Overall, these two will provide the physical play asked of them in the roles defined for them. If they are asked to assume a greater role, the weaknesses in their games will be exploited.
5. What effect will the Sochi Olympics have on the Habs roster for the stretch run of the season?
As it stands now, 10 current Habs have been invited to their respective national team's orientation camp for the 2014 Sochi Olympic games. The list is as follows:
Czech Republic - Tomas Plekanec
USA- Max Pacioretty and Alex Galchenyuk
Canada - Carey Price and P.K. Subban
Swiss - Rafael Diaz
Sweden - Douglas Murray
Russia - Andrei Markov and Alexei Emelin (out due to knee surgery)
Slovakia - Peter Budaj
None of these players are guaranteed to play for their country at the Olympics. Injuries always occur and countries such as Canada, USA and Russia have a large talent pool to draw from, they may choose to go in different directions with the roster. Based on the overall national talent level and barring injury, Plekanec, Diaz, Markov and Budaj are locks to represent their respective country. Max Pacioretty should get the call for the USA and Price and Subban should both get the call for Canada, as well. Douglas Murray represented Sweden in the last Olympics, but his age and declining skating ability may not be conducive for the larger ice surfaces. Alex Galchenyuk could make the USA roster if he shows a strong sophomore campaign and Alexei Emelin may still make the Russian squad if he returns strong from his injury. All told, at least 7 if not 10 current Habs may be making the trip to Russia in mid-February.
What kind of impact will this have on the Habs lineup for the stretch run to the playoffs if these players participate. The Canadiens have a very culturally diverse lineup which is great, but it also means 4 of our top-6 defensemen, 2 of our top-6 forwards and both goaltenders will be spending the two-week Olympic break playing up to 6 high-intensity games. While other teams are sending players, too, most teams will not be sending potentially 10 players off of their 23 man roster. Instead of using the two week break to recover from nagging injuries and mentally recharge for the home-stretch of the season, our top players will be grinding it out amongst the best players in the world. Representing your country is a tremendous honour, but how will adding 6 more games and a cross-continent trip affect their conditioning and level of play during the most important stretch of the season?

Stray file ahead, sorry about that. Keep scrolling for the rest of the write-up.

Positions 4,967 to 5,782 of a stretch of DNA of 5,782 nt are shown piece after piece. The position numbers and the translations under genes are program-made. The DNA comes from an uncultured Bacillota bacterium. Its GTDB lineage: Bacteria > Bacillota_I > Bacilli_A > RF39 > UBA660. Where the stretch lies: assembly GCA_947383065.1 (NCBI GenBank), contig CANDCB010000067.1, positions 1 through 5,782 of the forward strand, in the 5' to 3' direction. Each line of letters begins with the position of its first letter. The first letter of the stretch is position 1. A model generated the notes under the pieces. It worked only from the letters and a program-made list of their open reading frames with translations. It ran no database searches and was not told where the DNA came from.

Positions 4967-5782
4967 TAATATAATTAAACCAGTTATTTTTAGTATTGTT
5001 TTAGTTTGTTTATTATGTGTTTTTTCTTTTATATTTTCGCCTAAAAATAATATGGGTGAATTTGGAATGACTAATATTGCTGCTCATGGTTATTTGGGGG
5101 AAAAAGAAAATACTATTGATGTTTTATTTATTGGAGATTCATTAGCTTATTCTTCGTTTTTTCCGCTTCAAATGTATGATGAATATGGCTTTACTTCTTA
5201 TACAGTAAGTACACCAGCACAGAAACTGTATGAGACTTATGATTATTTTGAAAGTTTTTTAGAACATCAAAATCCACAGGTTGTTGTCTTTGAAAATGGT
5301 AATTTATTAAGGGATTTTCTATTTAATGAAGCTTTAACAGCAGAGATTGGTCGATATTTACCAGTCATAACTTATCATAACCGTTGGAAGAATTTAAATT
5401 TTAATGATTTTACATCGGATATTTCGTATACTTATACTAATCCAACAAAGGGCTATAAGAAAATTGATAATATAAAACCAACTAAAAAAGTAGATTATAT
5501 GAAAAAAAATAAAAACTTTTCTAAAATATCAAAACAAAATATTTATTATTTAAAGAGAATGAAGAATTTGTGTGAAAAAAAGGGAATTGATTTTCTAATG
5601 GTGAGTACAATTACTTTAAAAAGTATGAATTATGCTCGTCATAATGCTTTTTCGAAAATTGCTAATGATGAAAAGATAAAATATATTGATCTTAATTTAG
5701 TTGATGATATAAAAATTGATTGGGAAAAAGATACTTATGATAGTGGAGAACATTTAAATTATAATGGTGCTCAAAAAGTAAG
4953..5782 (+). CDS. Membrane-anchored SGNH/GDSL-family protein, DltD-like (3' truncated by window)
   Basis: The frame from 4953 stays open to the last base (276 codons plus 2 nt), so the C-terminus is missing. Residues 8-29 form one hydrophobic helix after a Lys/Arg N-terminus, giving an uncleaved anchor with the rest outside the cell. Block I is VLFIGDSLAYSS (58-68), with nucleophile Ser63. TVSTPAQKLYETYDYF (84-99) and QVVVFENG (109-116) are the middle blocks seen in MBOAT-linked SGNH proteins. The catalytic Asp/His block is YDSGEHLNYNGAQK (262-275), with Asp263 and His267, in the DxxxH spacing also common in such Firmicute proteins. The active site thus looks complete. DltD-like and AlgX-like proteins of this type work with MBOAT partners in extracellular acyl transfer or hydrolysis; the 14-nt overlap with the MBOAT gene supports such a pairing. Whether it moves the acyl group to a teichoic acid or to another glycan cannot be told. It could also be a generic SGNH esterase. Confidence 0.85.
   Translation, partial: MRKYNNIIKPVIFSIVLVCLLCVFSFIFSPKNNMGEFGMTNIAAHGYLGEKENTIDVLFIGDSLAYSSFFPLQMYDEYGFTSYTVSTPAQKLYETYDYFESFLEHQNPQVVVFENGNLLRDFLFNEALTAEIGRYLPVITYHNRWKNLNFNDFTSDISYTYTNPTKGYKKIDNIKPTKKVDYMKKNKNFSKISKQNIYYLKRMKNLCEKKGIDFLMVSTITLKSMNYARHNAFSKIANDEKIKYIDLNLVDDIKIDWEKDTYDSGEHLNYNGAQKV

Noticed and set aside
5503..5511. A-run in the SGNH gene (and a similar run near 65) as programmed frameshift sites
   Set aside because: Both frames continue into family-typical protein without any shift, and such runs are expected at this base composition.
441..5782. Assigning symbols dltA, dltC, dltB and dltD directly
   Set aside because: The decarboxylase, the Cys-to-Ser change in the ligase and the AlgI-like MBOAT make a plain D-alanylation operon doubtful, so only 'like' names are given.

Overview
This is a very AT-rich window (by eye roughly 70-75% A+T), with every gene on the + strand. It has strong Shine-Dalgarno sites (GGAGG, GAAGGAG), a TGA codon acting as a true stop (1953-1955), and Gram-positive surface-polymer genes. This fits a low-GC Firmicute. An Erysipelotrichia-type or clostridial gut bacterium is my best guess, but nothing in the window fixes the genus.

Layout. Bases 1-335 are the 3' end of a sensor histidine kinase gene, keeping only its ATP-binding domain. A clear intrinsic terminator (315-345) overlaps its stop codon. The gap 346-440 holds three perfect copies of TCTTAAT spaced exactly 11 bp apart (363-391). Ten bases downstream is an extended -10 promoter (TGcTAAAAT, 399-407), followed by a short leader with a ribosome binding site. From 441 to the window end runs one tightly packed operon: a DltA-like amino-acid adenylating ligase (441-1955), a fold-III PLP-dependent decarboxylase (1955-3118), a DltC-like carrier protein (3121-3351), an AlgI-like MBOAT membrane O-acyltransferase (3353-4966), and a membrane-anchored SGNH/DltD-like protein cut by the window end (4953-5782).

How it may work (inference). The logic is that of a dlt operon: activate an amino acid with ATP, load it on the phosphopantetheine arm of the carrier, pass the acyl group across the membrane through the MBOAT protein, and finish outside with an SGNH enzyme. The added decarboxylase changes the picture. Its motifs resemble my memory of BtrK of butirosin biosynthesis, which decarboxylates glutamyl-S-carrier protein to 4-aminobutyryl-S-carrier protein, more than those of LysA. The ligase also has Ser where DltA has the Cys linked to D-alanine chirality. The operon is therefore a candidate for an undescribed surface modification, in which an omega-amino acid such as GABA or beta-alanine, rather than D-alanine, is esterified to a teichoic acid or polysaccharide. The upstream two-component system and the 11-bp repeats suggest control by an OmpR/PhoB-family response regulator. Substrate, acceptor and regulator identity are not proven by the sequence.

The Habs slowed down considerably after a fast start to the season. They limped into the playoffs and were soundly beaten down at the hands of the Ottawa Senators. Injuries were a factor, but veterans such as Andrei Markov and Carey Price saw their performance level slip considerably. No one knows for sure how the Olympic situation will play out, but there certainly is a risk of lowered performance when you have that many of your top players adding that more games to their already full schedule.
So concludes my five burning questions for this years Montreal Canadiens. Obviously these questions cannot be truly answered until the end of the season. I will be sure to re-visit them at that time. Only 10 days to go until we let the games begin! Bring on those Maple Leafs!
Nick M. is a transplanted Montrealer, currently living in evil LeafLand. He is a contributor here at HabsAddict.com and give him a follow, as he can often be found rambling on Twitter.